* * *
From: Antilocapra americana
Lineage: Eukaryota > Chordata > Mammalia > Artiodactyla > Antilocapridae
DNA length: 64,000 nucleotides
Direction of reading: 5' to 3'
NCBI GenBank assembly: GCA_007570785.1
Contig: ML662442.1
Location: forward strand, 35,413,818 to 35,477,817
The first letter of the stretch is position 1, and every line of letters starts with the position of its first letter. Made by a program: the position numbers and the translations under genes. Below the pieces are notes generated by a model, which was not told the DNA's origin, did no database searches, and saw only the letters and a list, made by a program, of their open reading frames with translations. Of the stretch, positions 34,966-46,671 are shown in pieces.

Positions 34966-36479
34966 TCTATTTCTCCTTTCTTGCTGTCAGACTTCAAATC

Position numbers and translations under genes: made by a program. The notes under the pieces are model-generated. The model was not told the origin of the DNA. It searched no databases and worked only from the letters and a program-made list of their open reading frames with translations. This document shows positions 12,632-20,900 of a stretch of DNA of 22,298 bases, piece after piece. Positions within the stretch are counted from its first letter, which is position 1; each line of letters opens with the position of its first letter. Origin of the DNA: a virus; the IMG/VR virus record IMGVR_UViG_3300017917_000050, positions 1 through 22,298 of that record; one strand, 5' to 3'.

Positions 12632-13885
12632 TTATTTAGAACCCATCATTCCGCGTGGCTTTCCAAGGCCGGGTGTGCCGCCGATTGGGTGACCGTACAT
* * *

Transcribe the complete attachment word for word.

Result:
From: Antilocapra americana
Lineage: Eukaryota > Chordata > Mammalia > Artiodactyla > Antilocapridae
DNA length: 64,000 nucleotides
Direction of reading: 5' to 3'
NCBI GenBank assembly: GCA_007570785.1
Contig: ML662442.1
Location: forward strand, 35,413,818 to 35,477,817
The first letter of the stretch is position 1, and every line of letters starts with the position of its first letter. Made by a program: the position numbers and the translations under genes. Below the pieces are notes generated by a model, which was not told the DNA's origin, did no database searches, and saw only the letters and a list, made by a program, of their open reading frames with translations. Of the stretch, positions 34,966-46,671 are shown in pieces.

Positions 34966-36479
34966 TCTATTTCTCCTTTCTTGCTGTCAGACTTCAAATC

Position numbers and translations under genes: made by a program. The notes under the pieces are model-generated. The model was not told the origin of the DNA. It searched no databases and worked only from the letters and a program-made list of their open reading frames with translations. This document shows positions 12,632-20,900 of a stretch of DNA of 22,298 bases, piece after piece. Positions within the stretch are counted from its first letter, which is position 1; each line of letters opens with the position of its first letter. Origin of the DNA: a virus; the IMG/VR virus record IMGVR_UViG_3300017917_000050, positions 1 through 22,298 of that record; one strand, 5' to 3'.

Positions 12632-13885
12632 TTATTTAGAACCCATCATTCCGCGTGGCTTTCCAAGGCCGGGTGTGCCGCCGATTGGGTGACCGTACAT